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July 7, 2004
Menahem Schmelzer Named Senior Distinguished Scholar at the John W. Kluge Center Beginning in September
Librarian of Congress James H. Billington has named Menahem Schmelzer, professor of medieval Hebrew literature and Jewish bibliography at the Jewish Theological Seminary of America, as Senior Distinguished Scholar in the John W. Kluge Center at the Library of Congress, effective in September. Schmelzer will be researching the interrelationship between Jewish and non-Jewish printers and publishers in 18th century Germany.
"Dr. Schmelzer's research is certain to shed light on our understanding of the mutual perceptions of Jewish and Christian printers on the eve of the emancipation of German Jewry," said Michael Grunberger, head of the Library's Hebraic Section. "Especially interesting is his intention to study the Hebrew book as an agent of German-Jewish culture, which will help deepen our understanding of the emergence and development of one of Europe's leading Jewish communities."
Born in Hungary, Schmelzer was a victim of both Nazi and Communist oppression in his homeland. He began his studies in Semitic languages at the University of Budapest and later studied at the Jewish Theological Seminary in Budapest. With a master's degree in Jewish Studies from Copenhagen University and a diploma from the State Library School, Schmelzer emigrated to the United States and began a long association with the Jewish Theological Seminary of America. There he earned a doctor of Hebrew literature degree and worked in the seminary library until 1987. At the same time, he also served as assistant professor of medieval Hebrew literature, a post to which he was appointed in 1969. He was appointed full professor in 1980 and professor emeritus in 2003.
Schmelzer has published books, articles and reviews in the fields of medieval Hebrew literature and Jewish bibliography and was the editor of Aron Freimann's "Union Catalog of Hebrew Manuscripts and Their Location" (1974), Alexander Marx's "Bibliographical Studies and Notes on Rare Books and Manuscripts in the Library of the Jewish Theological Seminary of America" ( 1977) and the poems of Isaac ben Abraham Ibn Ezra (1980).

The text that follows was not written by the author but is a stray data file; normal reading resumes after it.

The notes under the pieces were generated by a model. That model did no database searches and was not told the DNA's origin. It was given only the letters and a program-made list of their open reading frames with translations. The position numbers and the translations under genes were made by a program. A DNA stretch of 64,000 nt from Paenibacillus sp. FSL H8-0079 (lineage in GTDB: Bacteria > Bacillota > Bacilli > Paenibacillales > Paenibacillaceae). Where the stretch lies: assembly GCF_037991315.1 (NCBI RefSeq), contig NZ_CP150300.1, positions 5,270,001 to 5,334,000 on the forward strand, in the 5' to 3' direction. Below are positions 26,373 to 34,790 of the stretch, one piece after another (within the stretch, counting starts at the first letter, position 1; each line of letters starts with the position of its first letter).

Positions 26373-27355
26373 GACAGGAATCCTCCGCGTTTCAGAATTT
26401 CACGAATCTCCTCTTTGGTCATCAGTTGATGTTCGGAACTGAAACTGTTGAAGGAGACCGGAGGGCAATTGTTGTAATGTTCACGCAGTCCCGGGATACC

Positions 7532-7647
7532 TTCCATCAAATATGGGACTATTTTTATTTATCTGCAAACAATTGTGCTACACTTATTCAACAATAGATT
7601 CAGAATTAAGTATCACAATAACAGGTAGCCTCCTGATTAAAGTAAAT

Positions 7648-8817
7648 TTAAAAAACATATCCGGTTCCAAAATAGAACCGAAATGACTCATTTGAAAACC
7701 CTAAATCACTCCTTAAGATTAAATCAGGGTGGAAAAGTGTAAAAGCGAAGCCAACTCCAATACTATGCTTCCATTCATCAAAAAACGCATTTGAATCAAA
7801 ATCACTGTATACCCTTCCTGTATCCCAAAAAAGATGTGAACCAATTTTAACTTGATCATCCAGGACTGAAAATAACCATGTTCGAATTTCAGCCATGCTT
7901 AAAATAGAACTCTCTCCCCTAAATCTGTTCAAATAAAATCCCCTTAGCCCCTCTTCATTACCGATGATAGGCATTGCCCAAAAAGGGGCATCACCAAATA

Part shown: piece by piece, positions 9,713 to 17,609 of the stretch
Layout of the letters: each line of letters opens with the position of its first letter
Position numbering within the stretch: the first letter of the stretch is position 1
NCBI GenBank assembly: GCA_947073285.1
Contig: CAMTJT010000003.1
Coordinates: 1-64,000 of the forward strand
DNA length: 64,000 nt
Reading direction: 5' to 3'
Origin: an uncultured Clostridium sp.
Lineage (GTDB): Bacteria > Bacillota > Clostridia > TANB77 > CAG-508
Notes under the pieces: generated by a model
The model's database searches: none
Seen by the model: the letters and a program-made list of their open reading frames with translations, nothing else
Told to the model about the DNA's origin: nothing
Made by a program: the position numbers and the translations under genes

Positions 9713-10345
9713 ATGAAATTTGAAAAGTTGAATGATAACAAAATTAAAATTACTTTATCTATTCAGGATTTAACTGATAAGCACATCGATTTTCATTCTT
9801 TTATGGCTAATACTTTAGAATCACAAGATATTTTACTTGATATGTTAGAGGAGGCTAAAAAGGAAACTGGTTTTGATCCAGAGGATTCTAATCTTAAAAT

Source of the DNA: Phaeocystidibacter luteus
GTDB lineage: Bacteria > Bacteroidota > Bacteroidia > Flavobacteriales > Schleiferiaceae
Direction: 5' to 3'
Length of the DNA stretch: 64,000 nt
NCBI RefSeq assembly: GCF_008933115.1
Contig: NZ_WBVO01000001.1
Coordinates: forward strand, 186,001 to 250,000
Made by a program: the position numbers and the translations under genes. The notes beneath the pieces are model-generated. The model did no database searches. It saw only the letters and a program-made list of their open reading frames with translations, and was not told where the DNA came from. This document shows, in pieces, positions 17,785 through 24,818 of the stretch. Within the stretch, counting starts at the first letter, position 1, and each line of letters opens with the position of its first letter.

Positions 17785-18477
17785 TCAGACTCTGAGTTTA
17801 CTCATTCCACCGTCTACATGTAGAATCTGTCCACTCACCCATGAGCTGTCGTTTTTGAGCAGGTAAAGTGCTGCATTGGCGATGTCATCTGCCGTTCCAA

Through a generous endowment from John W. Kluge, the Library of Congress established the Kluge Center in 2000 to bring together the world's best thinkers to stimulate, energize and distill wisdom from the Library's rich resources and to interact with policymakers in Washington. The Kluge Center houses five senior Kluge Chairs (American Law and Governance, Countries and Cultures of the North, Countries and Cultures of the South, Technology and Society, and Modern Culture); other senior-level chairs (Henry A. Kissinger Chair in Foreign Policy and International Relations, Cary and Ann Maguire Chair in American History and Ethics and the Harissios Papamarkou Chair in Education and Technology); and nearly 25 postdoctoral fellows. The Kluge Center also sponsors a number of scholarly programs, which are open to the public.
For more information about any of the fellowships, grants or programs offered by the John W. Kluge Center, contact the Office of Scholarly Programs, Library of Congress, 101 Independence Avenue S.E., Washington, DC 20540-4860; telephone (202) 707-3302, fax (202) 707-3595, or visit the Web at www.loc.gov/kluge.
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